Taurapa had more than a fair share of swaggers, sometimes three or four in a week. There was always a meal, or a hand-out of tea, meat and ship’s biscuits for them.
Only three were ever employed on Taurapa – one as a fencer and two to cut rushes through the winter.
These two caused a bit of excitement by disappearing completely during a visit from Mr Gordon’s friend, Captain Greenstreet, master of the Remuera.
After the captain’s departure the boys reappeared on the job and rather samefacedly [shamedfacedly] admitted that they had “jumped-ship” from the Remuera on her previous voyage to Napier.
About 1906 a telephone was installed at Taurapa. The line was erected by Mr Gordon, himself, at a time when the Tukituki River was in flood.
Undaunted, he got astride a draught-horse and swam it across the river, paying out the line as they went. From the river he brought the line in over Tauroa Road to Havelock North where it joined up with the Government connection.
The exchange telephonists stopped work at mid-day on Saturday for the weekend, so the Gordon family frequently asked them to plug the Taurapa line into that of one their friends.
In this way they enjoyed many an uninterrupted chat whenever they could get a few moments leisure.
There were few telephone connections in Hawke’s Bay in those days – the Taurapa number was 147 – and the operators were mostly a friendly lot. On one occasion when the alarm clock was out of order Mr Gordon asked the exchane [exchange] to call him early. They did – at 3am.
The postmaster in Hastings at that time was a Mr Hazard, who would not tolerate carelessness on the part of his staff. On one mail day one of the sorters failed to put the Taurapa evening papers in the mail bag and was sent out to deliver them in person – on a push bicycle.
One trip over Zig-zag Hill on a one-man-power machine was enough – the papers were never forgotten again.
For the Gordon family another thrill in 1906 was the acquisition of their first car a de Deon which they bought from Mr Philip Kenway of Gisborne.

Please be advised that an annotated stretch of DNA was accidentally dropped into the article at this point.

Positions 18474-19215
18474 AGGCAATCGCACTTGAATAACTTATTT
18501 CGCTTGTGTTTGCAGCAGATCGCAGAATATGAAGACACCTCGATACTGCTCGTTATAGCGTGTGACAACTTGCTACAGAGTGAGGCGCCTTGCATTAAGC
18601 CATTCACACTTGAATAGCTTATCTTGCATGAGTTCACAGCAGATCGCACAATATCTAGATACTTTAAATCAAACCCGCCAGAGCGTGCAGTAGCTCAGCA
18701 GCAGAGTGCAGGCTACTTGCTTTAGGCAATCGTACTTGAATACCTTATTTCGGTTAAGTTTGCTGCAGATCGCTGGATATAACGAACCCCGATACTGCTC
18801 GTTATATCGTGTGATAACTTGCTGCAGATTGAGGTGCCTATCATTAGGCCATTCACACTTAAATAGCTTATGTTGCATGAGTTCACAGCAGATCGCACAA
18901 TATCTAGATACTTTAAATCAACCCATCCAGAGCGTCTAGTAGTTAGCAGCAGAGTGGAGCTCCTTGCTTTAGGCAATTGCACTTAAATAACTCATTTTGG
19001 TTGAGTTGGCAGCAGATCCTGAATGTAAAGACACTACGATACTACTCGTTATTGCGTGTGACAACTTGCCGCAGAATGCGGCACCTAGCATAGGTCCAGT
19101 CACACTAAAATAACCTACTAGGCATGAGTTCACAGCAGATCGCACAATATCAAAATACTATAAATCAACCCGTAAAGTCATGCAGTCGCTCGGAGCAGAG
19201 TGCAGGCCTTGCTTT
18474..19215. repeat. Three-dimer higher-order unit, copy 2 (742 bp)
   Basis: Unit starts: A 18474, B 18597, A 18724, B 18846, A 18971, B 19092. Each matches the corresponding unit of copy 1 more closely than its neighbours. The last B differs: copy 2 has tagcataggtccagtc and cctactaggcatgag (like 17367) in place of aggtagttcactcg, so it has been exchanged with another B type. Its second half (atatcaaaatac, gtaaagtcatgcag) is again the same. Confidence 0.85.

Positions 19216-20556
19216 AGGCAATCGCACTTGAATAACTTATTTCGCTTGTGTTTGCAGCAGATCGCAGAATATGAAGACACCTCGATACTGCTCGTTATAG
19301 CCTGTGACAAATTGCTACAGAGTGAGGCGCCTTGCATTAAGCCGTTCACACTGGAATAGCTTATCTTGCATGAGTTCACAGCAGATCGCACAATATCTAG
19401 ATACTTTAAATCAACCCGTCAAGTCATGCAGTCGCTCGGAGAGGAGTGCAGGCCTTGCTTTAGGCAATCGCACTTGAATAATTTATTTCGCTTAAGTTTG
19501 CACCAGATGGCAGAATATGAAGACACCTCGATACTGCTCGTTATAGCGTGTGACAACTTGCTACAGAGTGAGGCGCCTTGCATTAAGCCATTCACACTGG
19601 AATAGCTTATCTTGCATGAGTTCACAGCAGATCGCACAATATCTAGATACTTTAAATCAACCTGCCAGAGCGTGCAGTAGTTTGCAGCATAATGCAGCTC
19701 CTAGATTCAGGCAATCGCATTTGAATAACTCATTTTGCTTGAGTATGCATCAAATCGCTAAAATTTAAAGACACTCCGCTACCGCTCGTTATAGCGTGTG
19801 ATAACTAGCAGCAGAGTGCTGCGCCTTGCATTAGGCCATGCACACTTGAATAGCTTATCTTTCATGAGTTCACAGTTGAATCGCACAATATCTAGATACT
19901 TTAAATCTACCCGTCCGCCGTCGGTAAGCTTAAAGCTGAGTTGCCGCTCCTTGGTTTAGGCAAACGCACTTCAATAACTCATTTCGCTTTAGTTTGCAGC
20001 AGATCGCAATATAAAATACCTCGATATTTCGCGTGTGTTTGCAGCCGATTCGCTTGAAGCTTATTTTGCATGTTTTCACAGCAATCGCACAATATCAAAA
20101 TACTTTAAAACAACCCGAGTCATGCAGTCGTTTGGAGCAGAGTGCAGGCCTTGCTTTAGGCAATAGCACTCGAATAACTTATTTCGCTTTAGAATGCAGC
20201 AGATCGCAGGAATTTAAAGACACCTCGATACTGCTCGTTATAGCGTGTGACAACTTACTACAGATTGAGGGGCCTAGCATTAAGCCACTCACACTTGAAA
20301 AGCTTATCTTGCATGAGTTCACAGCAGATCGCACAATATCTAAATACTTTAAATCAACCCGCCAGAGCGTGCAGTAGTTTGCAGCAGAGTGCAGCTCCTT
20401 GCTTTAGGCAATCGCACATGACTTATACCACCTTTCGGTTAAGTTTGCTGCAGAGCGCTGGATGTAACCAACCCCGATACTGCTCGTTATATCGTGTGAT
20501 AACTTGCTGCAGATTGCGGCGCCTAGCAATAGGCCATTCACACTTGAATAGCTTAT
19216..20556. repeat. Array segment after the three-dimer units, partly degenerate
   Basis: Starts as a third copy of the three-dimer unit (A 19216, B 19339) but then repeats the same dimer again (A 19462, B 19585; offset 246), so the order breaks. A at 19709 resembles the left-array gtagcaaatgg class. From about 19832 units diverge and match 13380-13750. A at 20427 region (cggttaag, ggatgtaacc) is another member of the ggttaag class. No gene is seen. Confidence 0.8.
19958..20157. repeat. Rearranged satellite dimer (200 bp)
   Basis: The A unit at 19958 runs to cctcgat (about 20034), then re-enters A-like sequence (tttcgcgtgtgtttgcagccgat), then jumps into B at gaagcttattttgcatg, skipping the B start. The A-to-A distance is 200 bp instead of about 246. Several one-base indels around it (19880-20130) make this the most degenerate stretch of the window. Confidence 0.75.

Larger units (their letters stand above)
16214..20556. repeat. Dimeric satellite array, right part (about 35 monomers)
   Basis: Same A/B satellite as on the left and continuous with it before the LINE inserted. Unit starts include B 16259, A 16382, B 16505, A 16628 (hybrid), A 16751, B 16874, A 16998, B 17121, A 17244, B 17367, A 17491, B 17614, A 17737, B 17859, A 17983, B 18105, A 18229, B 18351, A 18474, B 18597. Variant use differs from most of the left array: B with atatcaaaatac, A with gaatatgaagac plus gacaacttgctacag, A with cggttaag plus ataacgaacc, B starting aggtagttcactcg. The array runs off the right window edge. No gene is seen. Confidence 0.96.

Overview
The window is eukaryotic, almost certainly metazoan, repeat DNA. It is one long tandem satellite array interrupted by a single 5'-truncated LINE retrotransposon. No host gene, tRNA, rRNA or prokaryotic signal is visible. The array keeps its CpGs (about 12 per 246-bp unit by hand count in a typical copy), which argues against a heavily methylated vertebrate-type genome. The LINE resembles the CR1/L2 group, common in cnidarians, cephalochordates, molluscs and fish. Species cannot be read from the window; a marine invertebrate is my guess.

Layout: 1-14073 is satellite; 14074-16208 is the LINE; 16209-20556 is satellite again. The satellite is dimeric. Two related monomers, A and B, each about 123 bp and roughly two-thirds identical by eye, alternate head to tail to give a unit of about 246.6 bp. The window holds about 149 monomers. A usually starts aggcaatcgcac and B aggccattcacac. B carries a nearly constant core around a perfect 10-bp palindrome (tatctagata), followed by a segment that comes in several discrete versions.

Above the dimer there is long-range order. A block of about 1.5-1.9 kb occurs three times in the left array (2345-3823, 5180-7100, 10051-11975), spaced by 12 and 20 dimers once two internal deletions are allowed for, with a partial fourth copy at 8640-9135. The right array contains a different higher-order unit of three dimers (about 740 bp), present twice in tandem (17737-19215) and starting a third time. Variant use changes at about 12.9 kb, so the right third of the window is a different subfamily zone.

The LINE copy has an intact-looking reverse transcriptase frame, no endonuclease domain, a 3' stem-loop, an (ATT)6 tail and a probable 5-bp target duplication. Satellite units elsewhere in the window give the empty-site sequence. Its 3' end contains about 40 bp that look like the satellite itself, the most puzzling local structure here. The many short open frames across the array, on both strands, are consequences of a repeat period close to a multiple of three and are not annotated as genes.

The car had pneumatic tyres, but judged by today’s standards was far from an “all-weather” conveyance. Nevertheless, the Gordon family proudly bumped to town in it for several years.
The trip round the hairpin bends and up and down the steep grades of Zig-zag Hill was sometimes hair-raising in winter weather.
The chances were just about even between causing a stampede in a drover’s mob, or getting stuck to the axles and impeding everything else on the road.
Recreations for the Taurapa family were largely centred in the home and immediate neighbourhood. Picnics were popular and a favourite spot was the limestone caves behind Craggy Range. These have now been destroyed by the excavations for lime, but at one time were extensive caves and widly [wildly] exciting for venturesome small boys.
A ride to town for an afternoon’s roller skating was looked upon as quite a usual outing even though it entailed several hours riding tacked on to some fairly energetic exercise.
A trip to Hastings, without the restraining presence of adults, took nearly two hours over the hills, via Tauroa Road and through Havelock North.
Many changes have come to Taurapa through the years. The house has grown with the size of the family and now has another storey. Modern conveniences have made life easier for women, and mechanisation has simplified the work on the farm, but still it holds the old-world charm of a home that has been lived in and loved by all the members of one family throughout its entire existence.
Mr Michael Gordon has faithfully preserved the history and tradition of the early days and one cannot help hoping that future generations will follow in his footsteps.